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Sunday Scribblings #84: Home is a Wonderful Place

My first-born is back home from college for a week long break (Thanksgiving break!) and we initially thought about heading to the drive in, and then decided to stay in the wonderful place that is home. We ended up watching Marvel’s latest offering, eating home cooked comfort food, and simply being what we are – family.

Sunday Scribblings #78: With Love, A Letter to My Daughter

Poetic Sundays: Square Poems

This week, I bring to you the square poem. I was looking for a mathematically inclined poem because November 23rd happens to be Fibonacci Day; for it is 1123 when written in mmdd format! I had already featured the very obvious Fib earlier here so went hunting for a different one and landed upon the right ‘square’ poem. Well, tbh, I kind of mention both the Fibonacci poem and the square poem in an earlier Poetic Sunday as well.

The Square Poem

We have the ‘classic’ square poem which refers to poems where the number of syllables per line is equal to the number of lines in the poem. And then we have Charles Lutwidge Dodgson’s version, or rather the version he popularized, where the number of words per line equals the number of lines. Oh, yes, one more thing, the poem reads the same both horizontally and vertically.

For those who might be wondering (while many of you might already know anyways), Charles Lutwidge Dodgson’s pen name was Lewis Carroll!

This form is rather fitting for this week which also happens to be National Game & Puzzle Week. Trying to write a square poem can be a game in itself, or like trying to decode a word puzzle! Also, just to let you know, this is just part one of a four part series.

So the form’s elements are that at its most basic, the

  • number of words per line is equal to the number of lines in the poem (or rather, either one decides the other!)
  • poem reads exactly the same both the normal way and from top to down per column of words

How to write a square poem

  • Start with smaller poems, like a 2 * 2 square to begin with
    •  For example:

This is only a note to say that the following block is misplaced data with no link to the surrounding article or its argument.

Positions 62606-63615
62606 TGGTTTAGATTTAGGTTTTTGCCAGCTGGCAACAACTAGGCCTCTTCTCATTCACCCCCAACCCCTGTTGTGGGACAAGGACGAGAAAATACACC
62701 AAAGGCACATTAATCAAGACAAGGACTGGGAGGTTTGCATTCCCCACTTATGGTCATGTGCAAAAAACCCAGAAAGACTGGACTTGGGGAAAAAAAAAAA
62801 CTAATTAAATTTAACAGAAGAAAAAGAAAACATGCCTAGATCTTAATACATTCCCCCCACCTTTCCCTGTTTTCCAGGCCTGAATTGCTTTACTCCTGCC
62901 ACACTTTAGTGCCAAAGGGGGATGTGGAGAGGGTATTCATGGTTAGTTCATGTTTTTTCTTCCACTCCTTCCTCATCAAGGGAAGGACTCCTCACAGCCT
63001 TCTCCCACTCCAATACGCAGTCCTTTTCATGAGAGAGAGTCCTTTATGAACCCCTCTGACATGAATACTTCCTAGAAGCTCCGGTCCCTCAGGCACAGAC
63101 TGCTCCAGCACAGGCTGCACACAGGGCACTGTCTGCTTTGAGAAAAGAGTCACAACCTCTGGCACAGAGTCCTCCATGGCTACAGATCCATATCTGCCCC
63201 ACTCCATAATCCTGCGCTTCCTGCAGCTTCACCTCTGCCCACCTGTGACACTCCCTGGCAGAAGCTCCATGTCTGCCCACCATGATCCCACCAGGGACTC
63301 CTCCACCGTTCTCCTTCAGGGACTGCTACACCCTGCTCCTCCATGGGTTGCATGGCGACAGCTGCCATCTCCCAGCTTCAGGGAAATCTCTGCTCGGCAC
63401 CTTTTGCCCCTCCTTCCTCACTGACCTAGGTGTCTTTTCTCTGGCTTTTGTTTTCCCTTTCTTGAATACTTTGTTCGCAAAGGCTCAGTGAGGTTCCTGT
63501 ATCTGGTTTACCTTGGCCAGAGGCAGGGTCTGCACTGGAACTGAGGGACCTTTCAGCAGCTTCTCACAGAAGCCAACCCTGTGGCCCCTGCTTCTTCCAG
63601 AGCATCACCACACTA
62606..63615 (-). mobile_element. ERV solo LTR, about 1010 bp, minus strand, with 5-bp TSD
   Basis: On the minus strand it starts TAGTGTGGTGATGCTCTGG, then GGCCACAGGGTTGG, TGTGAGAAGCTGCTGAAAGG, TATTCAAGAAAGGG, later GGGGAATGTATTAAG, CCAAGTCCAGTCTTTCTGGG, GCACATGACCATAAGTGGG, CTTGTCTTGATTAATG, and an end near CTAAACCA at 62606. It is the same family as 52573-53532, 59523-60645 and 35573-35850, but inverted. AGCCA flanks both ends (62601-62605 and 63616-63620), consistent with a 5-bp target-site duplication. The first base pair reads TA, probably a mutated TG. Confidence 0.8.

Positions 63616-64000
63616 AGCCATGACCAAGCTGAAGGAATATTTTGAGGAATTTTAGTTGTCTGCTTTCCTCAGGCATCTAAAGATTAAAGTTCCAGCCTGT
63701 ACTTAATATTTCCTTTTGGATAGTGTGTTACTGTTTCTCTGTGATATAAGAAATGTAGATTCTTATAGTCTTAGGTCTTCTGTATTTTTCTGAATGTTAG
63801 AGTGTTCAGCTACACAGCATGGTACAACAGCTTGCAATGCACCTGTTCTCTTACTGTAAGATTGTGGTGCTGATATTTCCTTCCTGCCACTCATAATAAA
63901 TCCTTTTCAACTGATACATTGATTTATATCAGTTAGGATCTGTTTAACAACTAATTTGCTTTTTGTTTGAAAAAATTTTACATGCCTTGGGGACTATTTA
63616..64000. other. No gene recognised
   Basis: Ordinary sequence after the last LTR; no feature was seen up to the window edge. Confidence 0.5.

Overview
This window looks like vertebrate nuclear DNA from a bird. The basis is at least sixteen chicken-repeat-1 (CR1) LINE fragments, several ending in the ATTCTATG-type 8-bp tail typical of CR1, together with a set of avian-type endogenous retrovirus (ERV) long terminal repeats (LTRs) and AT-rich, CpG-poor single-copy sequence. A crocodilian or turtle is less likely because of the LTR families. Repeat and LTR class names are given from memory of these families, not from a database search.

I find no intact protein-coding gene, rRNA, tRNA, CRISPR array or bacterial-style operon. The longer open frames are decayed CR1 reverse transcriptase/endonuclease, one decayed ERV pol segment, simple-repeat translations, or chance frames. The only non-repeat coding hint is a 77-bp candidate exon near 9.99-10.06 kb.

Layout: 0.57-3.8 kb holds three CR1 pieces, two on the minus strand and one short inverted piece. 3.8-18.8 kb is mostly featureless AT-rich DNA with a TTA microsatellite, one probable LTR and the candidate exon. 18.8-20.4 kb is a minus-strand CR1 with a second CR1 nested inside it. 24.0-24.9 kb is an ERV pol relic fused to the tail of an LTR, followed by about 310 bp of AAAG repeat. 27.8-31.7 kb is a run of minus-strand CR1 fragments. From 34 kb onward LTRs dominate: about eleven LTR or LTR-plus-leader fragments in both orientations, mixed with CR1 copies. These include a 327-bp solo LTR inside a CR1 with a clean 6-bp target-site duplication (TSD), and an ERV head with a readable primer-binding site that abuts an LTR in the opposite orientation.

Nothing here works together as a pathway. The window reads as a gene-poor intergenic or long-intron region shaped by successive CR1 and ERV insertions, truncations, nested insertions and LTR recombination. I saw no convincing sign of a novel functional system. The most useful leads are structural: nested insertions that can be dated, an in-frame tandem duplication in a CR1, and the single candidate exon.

Am I?
I am!

  • Once you have the first line planned, write down those words down the column as well to inspire you to write each of the lines. 
  • Play with the words until they make sense both ways! And they will, eventually!! 

Adding more words….

And then….

  • While this is not the best example, you can make it work, almost. Punctuation helps as well, and correct placement of commas and the rest can add meaning to otherwise nonsensical phrases and sentences

The Wonderful Place
What a wonderful place,
A wonderful place indeed –
Wonderful place it is,
(a) Place indeed is home!

~Vidya Tiru @ LadyInReadWrites

Carroll’s Square Poem

is brilliant of course!!

IoftenwonderedwhenIcursed,
OftenfearedwhereIwouldbe—
Wonderedwhereshe’dyieldherlove,
WhenIyield,sowillshe.
Iwouldherwillbe pitied!
Cursedbelove!Shepitiedme …

My First Attempts (Kind of Trying to Fit a Square Peg in a Round Hole!)

My second attempt was the one I wrote in the ‘How to Write a Square Poem’ section! This one here was my first attempt 🙂

he loves me
loves me not
me not sure!

References, h/t, and Further Reading

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Recently

On My Blog

I could not blog everyday though I had hoped to (as I am in the UBC this month after all!) but here are the posts that did end up here on my blog since (and including) my last scribblings….

And At Home Which is a Wonderful Place Indeed!

As mentioned earlier, my son came home Saturday for the week. Prior to that, well, it is kind of a jumble right now as there were many things going on. And I am glad that we almost got our garage and new garden shed in some semblance of organization.

Upcoming

On My Blog and Home Front

This coming week, I hope to blog every day (with the long weekend which means opportunities to explore locally, I hope to do the impossible and schedule posts ahead!) Well that kind of says it all for both the blog and the home front.

This Week’s Celebrations

Literary Celebrations (close-to-it also!)

  • Literary birthdays this week include: George Eliot on the 22nd of Nov; Nirad Chaudhuri and Robert Towne on Nov 23rd; Arundhati Roy and Frances Hodgson Burnett on Nov 24th; Jandy Nelson on Nov 25th; Marilynne Robinson on the 26th of Nov; Harivansh Rai Bachchan and Kevin Henkes on Nov 27th; William Blake on Nov 28th
  • November 23rd is Fibonacci Day

Foodie Celebrations

Other Celebrations

Week Long Celebrations

Related Books and Reads

Suggestions related to various aspects of today’s blog

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Wrapping up my Sunday Scribblings

So dear reader, you have reached the end of this Sunday Scribblings! As always, I welcome your thoughts, comments, and suggestions about this post. And do let me know if you plan to celebrate any of these mentioned celebrations this coming week/month? If you do write a square poem, don’t forget to share it with me; I know I will love reading it!

Linking this to the Sunday Post over at the Caffeinated Reviewer and the Sunday SalonF

7 thoughts on “Sunday Scribblings #84: Home is a Wonderful Place

  1. I’m hungry and I have French toast in the freezer, so my first thought about celebrating its national day is to have it all day long. Loved the square poems! But no, I will not be trying my own. I’m so glad you have your son home with you this week!

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